"I know a lot of you parents are not going to agree with this and that's alright", Cox can be heard saying during the video, which runs almost two minutes.
An Ohio father who made his daughter walk five miles (8km) to school as punishment for bullying has provoked a debate on parenting.
"I know a lot of you parents are not going to agree with this and that's alright", Cox said.
"Friday when my daughter brought home her paperwork for her bus suspension, she said, 'Daddy you're gonna have to take me to school next week.' As you see this morning, she is learning otherwise".
The video has been viewed over 15 million times and shared nearly 400,000 times.
He also added an update that the lesson had been learned and after having to walk to school, his daughter "seems to have a new outlook on bullying as well as a new appreciation for some of the simple things in life she used to take for granted".
"Ok but wait, is she bullying other kids or did you stop to hear her explanation?" said another. Millions of views and thousands of comments later, it became clear that many others felt it was right, too.
Cox knows that his method won't sit well with other parents, but he's ok with that, since he believes that's the best way he can teach his "beautiful daughter" accountability.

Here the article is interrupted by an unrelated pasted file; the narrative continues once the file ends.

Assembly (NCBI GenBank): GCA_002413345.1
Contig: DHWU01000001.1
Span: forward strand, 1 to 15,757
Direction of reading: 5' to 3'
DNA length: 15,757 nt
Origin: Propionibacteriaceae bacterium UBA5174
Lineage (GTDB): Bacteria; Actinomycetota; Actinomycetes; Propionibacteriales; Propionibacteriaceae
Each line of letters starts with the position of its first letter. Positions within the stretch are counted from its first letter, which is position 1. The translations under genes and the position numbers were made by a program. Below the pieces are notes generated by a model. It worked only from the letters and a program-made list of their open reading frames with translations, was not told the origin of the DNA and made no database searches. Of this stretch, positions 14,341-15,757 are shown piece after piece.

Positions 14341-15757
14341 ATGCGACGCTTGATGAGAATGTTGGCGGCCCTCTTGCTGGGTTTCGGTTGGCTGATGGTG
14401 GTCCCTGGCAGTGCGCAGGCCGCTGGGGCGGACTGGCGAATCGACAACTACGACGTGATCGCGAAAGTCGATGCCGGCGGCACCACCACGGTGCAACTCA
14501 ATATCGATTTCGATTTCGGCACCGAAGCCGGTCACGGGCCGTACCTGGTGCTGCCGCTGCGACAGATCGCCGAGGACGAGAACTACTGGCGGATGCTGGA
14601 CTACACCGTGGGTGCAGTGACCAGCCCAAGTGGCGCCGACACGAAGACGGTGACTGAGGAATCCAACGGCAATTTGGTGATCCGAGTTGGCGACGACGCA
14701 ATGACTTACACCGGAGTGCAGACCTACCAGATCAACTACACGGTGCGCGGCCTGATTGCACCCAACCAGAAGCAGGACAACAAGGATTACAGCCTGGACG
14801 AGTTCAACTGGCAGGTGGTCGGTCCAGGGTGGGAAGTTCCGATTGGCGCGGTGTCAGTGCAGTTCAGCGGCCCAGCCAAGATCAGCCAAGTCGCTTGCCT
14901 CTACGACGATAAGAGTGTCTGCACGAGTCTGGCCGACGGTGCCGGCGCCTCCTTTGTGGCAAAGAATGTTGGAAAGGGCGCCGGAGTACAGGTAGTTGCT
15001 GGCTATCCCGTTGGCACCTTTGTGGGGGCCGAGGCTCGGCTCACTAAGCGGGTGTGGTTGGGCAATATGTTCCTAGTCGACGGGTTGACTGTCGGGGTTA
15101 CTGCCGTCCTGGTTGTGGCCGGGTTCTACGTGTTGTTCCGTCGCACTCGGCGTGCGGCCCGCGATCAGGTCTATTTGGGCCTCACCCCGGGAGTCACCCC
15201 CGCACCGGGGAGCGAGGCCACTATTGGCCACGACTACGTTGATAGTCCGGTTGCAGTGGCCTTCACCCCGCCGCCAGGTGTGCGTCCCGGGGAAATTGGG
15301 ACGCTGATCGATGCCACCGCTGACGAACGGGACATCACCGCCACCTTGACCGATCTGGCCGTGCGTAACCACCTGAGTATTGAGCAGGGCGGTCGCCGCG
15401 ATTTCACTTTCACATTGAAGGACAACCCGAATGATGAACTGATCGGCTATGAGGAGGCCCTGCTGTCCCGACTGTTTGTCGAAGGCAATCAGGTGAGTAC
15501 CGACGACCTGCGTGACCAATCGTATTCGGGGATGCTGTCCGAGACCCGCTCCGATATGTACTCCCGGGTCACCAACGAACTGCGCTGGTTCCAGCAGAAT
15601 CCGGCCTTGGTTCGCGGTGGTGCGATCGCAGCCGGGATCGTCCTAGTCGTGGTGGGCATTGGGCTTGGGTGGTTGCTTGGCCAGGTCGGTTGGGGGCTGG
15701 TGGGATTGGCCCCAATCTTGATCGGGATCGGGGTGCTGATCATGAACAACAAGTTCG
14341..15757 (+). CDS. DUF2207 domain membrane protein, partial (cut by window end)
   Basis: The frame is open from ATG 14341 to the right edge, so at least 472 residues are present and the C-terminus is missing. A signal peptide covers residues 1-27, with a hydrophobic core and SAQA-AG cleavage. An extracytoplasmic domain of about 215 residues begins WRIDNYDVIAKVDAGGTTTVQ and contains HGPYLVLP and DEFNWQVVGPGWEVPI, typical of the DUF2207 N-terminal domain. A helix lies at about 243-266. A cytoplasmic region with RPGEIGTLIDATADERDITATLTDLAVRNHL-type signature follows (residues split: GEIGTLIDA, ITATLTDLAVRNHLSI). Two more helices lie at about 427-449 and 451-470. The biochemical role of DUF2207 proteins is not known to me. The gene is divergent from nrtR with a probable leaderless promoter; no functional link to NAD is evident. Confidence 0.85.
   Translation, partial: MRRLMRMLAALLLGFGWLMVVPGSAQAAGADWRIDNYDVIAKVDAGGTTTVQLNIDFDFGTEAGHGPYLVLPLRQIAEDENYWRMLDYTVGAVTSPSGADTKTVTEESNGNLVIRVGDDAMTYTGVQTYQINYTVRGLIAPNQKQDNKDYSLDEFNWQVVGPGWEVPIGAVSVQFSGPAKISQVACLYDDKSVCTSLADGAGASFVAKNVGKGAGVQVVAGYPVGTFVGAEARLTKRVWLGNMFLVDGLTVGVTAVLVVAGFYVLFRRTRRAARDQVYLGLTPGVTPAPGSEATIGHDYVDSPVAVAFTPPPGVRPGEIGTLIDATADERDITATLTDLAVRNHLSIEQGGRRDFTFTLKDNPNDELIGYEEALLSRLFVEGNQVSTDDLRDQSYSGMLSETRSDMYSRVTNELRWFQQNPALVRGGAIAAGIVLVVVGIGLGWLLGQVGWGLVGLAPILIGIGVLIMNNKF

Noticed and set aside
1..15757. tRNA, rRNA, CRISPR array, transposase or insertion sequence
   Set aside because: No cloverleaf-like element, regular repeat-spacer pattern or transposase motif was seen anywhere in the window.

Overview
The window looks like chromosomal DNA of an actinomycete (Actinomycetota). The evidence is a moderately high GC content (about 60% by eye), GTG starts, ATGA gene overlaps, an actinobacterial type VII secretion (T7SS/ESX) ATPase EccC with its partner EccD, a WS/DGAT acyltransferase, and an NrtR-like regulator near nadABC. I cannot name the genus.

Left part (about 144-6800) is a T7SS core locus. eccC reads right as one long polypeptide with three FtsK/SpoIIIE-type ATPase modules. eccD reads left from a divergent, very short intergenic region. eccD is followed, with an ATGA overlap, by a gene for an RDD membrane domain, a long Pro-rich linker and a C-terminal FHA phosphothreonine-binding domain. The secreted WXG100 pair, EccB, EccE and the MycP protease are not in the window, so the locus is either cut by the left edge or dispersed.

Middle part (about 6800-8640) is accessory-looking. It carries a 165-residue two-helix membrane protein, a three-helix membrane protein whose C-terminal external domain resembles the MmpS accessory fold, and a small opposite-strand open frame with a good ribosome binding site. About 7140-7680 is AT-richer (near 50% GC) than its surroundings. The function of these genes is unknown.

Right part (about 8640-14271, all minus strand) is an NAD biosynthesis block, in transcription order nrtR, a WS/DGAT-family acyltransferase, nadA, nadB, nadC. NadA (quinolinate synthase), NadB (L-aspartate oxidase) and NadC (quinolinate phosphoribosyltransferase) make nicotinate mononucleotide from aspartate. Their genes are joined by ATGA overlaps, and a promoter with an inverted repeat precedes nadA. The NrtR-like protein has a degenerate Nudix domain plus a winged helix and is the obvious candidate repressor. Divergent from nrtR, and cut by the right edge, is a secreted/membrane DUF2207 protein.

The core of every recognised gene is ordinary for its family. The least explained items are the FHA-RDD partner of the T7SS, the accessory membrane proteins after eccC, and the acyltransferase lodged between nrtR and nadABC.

"Sometimes being a good parent is hard, much harder to take the time and effort to raise them right than not to do", writes one Facebook user.
He said walking 8 kilometres to school in 2 degrees Celsius weather was her punishment for bullying. "And I hope that parents hold their kids accountable".
The video shows the student walking along a road with her backpack on and another tote in her hand.
When a 10-year-old OH girl got in trouble for bullying, her father used a unique method to teach her a lesson.
"I realized she viewed the privilege of riding the bus and or auto rides to and from school as a right and not a privilege", Cox said.
Not everyone has praised his decision, with many commenting the punishment was tantamount to "public shaming".
Prof Dorothy Espelage of the University of Florida, a psychology researcher and expert on youth bullying, told the BBC it is far more common for parents of bullies to not admit their child is in the wrong. "That was me showing how I hold my kid accountable".